Gross profit is revenue less cost of revenue. Gross margin is gross profit expressed as a percentage of revenue. Our gross margin is affected by both the prices that advertisers bid in our marketplace for Enhanced Clicks and leads as well as our traffic acquisition costs associated with acquiring customer prospects. Traffic acquisition costs are typically higher in the quarters ending December 31. Our gross margin is typically lower for new industry categories because our traffic acquisition costs are typically higher upon our initiation of a new industry category. In addition, as we gain experience and develop additional liquidity within a new industry category, our gross margin within that industry category typically improves. When we launch a new industry category, we also typically sell a greater proportion of Enhanced Clicks as compared to leads, and our gross margin for Enhanced Clicks is typically lower than our gross margin for leads.
 
Operating Expenses
 
Sales and Marketing
 
Sales and marketing expenses primarily consist of personnel and other costs associated with our sales and marketing efforts, including salaries, commissions, bonuses, benefits and stock-based compensation for our sales and marketing personnel, as well as advertising expenses to develop our corporate brand. We expense all of our commission expenses as we incur them, except for commission expenses that are associated with CN initial set-up fee revenue, which we record as deferred costs and charge to cost of revenue on a straight-line basis over the same time period that we record the associated initial set-up fee revenue. We expect our sales and marketing expenses to increase in absolute dollars as our business grows and as we launch new industry categories.
 
General and Administrative
 
General and administrative expenses consist primarily of personnel and other costs associated with our employees and contractors that perform executive, finance, accounting and human resources roles, including salaries, commissions, bonuses, benefits and stock-based compensation. In addition, general and administrative costs include consulting, legal, accounting and other professional fees and charitable contributions. We currently expect to make charitable contributions, principally supporting education of girls in third-world countries, in an aggregate amount equal to approximately one percent of our Adjusted EBITDA. We expect our general and administrative expenses to increase in absolute dollars in the near term as we transition to being a public company.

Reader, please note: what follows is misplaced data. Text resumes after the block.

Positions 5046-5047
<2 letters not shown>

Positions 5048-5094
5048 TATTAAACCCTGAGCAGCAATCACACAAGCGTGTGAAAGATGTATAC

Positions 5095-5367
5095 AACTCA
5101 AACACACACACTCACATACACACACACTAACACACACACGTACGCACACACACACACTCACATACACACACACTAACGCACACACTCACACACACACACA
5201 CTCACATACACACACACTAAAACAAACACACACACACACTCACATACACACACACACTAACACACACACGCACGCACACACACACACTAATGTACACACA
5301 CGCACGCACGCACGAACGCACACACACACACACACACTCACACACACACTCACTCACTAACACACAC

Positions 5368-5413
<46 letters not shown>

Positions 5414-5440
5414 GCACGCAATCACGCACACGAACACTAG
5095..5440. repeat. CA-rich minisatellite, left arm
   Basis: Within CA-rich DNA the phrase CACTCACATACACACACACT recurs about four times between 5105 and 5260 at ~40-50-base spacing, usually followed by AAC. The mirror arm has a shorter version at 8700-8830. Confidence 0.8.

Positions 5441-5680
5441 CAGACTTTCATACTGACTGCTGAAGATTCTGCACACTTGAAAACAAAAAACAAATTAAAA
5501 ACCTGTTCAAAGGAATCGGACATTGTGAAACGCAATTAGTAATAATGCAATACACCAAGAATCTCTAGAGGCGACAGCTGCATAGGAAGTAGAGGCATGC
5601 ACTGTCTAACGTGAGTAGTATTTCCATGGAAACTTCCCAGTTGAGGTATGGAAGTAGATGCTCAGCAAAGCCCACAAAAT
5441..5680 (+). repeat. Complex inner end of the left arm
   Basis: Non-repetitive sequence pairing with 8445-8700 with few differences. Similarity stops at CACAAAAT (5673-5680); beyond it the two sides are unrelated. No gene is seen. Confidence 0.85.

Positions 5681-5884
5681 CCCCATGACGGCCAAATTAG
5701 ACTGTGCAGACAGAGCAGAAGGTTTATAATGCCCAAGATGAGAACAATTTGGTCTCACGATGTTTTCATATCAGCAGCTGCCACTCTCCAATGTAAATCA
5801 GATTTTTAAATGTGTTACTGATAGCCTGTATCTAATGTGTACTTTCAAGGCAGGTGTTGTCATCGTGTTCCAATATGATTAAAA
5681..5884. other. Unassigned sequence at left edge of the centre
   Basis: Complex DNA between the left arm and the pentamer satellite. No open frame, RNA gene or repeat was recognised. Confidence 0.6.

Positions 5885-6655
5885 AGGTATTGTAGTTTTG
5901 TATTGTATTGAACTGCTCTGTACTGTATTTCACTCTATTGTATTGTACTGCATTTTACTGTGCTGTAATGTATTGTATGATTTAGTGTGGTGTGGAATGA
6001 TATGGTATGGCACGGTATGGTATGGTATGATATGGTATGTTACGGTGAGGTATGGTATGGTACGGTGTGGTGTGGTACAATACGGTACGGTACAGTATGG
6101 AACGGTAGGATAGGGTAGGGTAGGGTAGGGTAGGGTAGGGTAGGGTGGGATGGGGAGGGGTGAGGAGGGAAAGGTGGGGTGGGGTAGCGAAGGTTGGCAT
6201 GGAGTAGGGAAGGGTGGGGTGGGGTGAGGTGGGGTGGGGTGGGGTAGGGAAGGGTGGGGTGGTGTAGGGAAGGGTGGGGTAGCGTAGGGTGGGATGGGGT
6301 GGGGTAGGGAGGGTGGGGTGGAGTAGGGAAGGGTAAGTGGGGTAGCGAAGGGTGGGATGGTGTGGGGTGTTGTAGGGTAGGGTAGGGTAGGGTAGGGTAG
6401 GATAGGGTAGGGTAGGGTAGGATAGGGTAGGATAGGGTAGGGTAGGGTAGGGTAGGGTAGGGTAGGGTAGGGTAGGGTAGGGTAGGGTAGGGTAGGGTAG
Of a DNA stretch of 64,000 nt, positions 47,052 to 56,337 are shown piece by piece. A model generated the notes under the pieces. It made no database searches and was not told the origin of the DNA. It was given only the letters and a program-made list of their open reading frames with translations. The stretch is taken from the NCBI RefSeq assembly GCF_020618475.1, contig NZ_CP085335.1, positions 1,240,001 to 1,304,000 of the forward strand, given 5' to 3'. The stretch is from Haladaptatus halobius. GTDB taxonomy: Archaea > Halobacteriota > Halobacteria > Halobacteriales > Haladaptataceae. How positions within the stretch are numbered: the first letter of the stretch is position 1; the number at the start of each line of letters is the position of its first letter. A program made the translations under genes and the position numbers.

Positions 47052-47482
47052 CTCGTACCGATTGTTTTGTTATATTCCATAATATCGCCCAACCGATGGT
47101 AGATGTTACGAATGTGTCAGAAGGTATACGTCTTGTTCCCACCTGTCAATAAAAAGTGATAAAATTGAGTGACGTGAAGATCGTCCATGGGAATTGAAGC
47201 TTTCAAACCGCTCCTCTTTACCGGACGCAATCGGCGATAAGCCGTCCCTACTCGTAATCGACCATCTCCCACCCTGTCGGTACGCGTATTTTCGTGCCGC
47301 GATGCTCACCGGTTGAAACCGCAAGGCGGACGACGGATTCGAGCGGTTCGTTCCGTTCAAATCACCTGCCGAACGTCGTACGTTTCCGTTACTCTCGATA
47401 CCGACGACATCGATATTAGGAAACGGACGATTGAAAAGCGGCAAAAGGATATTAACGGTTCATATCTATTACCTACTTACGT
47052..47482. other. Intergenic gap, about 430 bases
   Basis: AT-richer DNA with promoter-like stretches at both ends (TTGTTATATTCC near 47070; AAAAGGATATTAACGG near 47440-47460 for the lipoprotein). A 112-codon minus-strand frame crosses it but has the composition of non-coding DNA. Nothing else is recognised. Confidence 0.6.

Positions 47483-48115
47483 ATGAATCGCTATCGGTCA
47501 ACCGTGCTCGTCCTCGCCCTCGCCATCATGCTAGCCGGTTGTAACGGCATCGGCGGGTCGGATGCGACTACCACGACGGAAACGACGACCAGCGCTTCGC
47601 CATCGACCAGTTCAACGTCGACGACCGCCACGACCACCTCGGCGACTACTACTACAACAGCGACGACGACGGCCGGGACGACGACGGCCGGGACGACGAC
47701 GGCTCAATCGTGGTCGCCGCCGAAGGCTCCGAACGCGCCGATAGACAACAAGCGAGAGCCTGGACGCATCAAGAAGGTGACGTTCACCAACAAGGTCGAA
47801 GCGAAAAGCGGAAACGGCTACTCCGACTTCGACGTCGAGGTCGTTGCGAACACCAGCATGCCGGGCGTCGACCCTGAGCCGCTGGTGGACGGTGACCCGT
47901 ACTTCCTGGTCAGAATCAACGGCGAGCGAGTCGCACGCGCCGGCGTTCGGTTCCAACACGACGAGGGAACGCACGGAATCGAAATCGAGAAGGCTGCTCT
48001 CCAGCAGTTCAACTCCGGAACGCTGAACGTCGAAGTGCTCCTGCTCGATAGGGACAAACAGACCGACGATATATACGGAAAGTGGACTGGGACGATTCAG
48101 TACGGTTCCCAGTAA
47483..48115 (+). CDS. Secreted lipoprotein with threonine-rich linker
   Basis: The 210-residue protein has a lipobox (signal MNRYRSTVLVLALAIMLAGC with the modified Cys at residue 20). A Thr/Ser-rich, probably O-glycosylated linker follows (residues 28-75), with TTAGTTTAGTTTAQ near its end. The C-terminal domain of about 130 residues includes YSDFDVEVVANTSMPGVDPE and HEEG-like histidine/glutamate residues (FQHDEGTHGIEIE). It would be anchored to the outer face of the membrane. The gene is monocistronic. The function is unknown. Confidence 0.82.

Technology
 
Technology expenses consist primarily of personnel and other costs, including communications, consulting, depreciation and amortization of non-revenue-generating capitalized equipment and systems infrastructure, and facilities costs, associated with the development of new technologies, which we expense as we incur them. We expect our technology expenses to increase in absolute dollars as our business grows.
 
Goodwill Impairment
 
In connection with our acquisition of CN in 2005, we recorded $1.8 million of goodwill, resulting from the excess of the price we paid to acquire CN over the fair value of the assets that we acquired and the liabilities that we assumed. The CN reporting unit was adversely affected by a significant decline in its revenue and operating results in the third quarter of fiscal 2008, which decline was projected to continue into future periods. As a result, in connection with our interim test at September 30, 2008, we estimated the fair value of the CN reporting unit using a projected discounted cash flow analysis and determined that the book value exceeded the estimated fair value, thus indicating a potential impairment of recorded goodwill. After conducting the second step of the impairment test as prescribed by ASC 350, Intangibles — Goodwill and Other, we determined that our goodwill relating to the CN reporting unit was fully impaired. The estimated fair value of the CN reporting unit was adversely affected by a significant decline in its revenue and operating results in 2008 and our estimates for its


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revenue and operating results for future periods. As of December 31, 2008 and 2009, we had no goodwill on our balance sheet.
 
Total Other Expense
 
Total other expense consists primarily of interest expense related to our credit facilities, equipment leases, loan and security agreement, and promissory notes outstanding and increase (decrease) in fair value of warrants. At December 31, 2009, the outstanding balance of our credit facilities, equipment leases and promissory notes was $1.5 million, $92,000 and $517,000. We expect our other expense to decline in the near term as the amounts related to the credit facility and equipment leases are fully amortized, and as we intend to repay $      of our outstanding indebtedness from the net proceeds of this offering.